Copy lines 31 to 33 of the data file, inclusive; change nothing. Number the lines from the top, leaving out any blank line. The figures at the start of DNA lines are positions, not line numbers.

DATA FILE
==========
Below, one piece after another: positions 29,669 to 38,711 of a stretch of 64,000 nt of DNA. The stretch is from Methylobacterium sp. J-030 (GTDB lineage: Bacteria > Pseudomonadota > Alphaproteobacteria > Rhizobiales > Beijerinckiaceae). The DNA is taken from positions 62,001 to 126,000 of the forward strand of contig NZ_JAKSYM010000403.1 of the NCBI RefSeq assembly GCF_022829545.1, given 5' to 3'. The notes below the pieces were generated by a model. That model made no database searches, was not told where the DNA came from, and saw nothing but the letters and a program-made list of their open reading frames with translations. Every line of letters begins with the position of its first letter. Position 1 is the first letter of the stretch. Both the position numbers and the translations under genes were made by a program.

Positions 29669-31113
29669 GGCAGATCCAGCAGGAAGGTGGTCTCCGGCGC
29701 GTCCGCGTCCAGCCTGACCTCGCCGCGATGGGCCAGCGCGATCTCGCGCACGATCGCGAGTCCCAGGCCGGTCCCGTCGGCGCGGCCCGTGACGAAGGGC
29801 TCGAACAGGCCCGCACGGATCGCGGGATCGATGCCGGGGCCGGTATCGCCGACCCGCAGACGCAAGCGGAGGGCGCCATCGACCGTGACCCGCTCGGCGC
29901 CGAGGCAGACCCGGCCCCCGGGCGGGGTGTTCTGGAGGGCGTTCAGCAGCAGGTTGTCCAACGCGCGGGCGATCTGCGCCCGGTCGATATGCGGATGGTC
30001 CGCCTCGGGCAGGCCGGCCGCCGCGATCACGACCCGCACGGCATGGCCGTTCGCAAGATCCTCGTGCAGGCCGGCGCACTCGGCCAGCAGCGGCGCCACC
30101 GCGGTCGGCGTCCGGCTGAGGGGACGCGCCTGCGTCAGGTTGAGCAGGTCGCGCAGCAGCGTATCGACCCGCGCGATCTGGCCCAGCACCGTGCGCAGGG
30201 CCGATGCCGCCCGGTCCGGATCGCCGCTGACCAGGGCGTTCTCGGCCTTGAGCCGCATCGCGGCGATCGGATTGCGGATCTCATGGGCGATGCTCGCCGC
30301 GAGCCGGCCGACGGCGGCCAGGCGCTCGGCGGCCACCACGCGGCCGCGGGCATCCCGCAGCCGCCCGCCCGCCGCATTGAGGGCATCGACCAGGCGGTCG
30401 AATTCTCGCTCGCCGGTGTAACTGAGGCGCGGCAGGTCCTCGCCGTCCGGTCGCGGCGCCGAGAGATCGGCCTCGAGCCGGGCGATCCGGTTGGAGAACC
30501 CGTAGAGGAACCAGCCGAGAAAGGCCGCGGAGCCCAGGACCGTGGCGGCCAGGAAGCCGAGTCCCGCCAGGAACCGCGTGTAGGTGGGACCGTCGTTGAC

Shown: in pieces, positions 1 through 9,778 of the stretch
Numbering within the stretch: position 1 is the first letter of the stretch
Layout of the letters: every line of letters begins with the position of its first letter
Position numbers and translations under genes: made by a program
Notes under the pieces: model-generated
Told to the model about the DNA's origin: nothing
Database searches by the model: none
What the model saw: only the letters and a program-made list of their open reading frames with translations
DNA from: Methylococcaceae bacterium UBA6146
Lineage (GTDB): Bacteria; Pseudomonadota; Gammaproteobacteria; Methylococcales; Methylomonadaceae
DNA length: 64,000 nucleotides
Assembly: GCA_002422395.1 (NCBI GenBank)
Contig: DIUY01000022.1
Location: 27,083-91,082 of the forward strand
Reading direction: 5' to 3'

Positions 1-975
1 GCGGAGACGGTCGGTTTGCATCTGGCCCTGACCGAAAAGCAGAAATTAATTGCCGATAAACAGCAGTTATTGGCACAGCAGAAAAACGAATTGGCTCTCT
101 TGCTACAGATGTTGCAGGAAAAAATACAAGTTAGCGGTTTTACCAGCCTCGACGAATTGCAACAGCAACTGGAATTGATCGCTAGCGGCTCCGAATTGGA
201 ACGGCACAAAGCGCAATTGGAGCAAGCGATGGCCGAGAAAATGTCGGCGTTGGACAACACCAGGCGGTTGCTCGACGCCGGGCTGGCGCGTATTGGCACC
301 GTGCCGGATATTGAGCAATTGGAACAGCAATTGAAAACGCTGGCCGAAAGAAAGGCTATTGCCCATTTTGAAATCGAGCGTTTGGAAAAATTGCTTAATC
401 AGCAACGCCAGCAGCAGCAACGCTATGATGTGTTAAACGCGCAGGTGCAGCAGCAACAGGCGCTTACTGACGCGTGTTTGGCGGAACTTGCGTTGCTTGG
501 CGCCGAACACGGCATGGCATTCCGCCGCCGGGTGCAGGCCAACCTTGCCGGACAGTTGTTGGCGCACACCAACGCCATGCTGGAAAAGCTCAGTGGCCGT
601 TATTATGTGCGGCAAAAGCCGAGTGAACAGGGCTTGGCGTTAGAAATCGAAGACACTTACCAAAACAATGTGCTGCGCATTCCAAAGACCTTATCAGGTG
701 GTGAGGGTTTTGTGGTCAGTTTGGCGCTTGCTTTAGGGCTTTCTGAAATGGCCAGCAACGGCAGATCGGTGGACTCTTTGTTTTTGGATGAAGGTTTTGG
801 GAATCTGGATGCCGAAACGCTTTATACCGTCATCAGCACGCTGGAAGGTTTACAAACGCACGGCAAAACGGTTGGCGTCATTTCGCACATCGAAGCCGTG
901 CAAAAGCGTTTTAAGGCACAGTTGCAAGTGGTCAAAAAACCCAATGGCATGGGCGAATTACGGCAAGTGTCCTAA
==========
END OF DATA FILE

201 ACGGCACAAAGCGCAATTGGAGCAAGCGATGGCCGAGAAAATGTCGGCGTTGGACAACACCAGGCGGTTGCTCGACGCCGGGCTGGCGCGTATTGGCACC
301 GTGCCGGATATTGAGCAATTGGAACAGCAATTGAAAACGCTGGCCGAAAGAAAGGCTATTGCCCATTTTGAAATCGAGCGTTTGGAAAAATTGCTTAATC
401 AGCAACGCCAGCAGCAGCAACGCTATGATGTGTTAAACGCGCAGGTGCAGCAGCAACAGGCGCTTACTGACGCGTGTTTGGCGGAACTTGCGTTGCTTGG